Picture of two heads

Open Access research that challenges the mind...

The Strathprints institutional repository is a digital archive of University of Strathclyde research outputs. Strathprints provides access to thousands of Open Access research papers by University of Strathclyde researchers, including those from the School of Psychological Sciences & Health - but also papers by researchers based within the Faculties of Science, Engineering, Humanities & Social Sciences, and from the Strathclyde Business School.

Discover more...

Carbon isotope and magnetostratigraphy of the Cretaceous (Barremian-Aptian) Pabellon Formation, Chanarcillo Basin, Chile

Price, Gregory D. and Dashwood, Ben and Taylor, Graerne K. and Kalin, Robert M. and Ogle, Neil (2008) Carbon isotope and magnetostratigraphy of the Cretaceous (Barremian-Aptian) Pabellon Formation, Chanarcillo Basin, Chile. Cretaceous Research, 29 (2). pp. 183-191.

Full text not available in this repository. (Request a copy from the Strathclyde author)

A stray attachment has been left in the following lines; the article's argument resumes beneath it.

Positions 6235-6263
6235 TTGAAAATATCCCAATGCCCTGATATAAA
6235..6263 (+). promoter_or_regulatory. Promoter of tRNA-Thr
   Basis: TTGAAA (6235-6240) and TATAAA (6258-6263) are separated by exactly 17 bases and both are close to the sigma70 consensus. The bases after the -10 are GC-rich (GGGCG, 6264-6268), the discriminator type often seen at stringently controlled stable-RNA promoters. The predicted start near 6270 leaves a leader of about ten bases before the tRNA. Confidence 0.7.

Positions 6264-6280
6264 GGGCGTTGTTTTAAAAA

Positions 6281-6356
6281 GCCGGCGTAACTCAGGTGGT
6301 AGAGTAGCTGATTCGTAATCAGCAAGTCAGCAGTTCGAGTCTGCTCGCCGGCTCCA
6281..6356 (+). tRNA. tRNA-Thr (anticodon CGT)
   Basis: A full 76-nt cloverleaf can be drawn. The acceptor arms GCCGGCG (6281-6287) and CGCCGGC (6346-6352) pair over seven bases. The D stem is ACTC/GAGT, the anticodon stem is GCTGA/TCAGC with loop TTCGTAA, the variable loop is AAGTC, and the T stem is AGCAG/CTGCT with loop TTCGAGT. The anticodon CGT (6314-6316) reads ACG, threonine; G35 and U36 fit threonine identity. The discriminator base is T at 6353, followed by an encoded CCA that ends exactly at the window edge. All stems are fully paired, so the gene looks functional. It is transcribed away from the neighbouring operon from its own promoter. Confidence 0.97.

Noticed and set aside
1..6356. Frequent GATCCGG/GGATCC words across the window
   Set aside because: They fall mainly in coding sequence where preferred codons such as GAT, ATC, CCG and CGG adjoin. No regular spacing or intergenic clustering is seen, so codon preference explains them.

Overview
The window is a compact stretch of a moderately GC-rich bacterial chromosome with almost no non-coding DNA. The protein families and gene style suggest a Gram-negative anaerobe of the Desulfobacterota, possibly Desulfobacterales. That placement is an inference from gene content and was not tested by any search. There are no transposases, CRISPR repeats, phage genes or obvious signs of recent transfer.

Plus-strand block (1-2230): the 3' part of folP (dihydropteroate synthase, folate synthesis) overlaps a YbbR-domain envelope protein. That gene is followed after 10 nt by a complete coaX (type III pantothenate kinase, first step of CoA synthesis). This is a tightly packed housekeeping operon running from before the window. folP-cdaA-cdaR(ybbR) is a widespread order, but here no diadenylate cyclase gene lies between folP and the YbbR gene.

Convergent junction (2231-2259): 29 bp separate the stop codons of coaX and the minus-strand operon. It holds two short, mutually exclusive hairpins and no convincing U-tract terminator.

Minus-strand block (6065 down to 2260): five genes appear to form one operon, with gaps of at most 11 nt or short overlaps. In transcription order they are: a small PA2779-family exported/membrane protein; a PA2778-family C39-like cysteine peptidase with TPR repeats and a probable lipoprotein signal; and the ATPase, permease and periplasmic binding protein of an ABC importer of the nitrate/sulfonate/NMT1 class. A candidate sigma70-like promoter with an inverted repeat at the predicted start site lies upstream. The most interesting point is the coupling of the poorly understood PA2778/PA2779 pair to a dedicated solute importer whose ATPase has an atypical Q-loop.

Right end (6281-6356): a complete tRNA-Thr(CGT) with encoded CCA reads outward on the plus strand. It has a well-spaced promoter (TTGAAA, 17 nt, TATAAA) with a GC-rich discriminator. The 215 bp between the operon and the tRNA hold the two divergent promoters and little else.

New oxygen and carbon isotopic analyses of fine–fraction samples from the Pabellón Formation (Chañarcillo Basin, Chile), together with magnetostratigraphic data, are presented. The carbon isotope curve shows a distinctive pattern including a negative isotope excursion preceding a positive event. Within the Lower Aptian this chemostratigraphic event is widely used for correlation of marine and continental stratigraphic sections and confirms the global nature of the episode. The carbon isotope profile improves the stratigraphic correlation of the formation and, together with published ammonite data, the lower part of the succession is interpreted as early Aptian in age, whilst the upper part of the succession is of late Aptian age. The oxygen isotope data are consistent with a diagenetic and metamorphic overprint of the sediments. The palaeomagnetic data are consistent with the rocks having suffered a substantial clockwise rotation during a younger tectonic event, consistent with other units in the wider area and these data do not therefore help further constrain the age of deposition.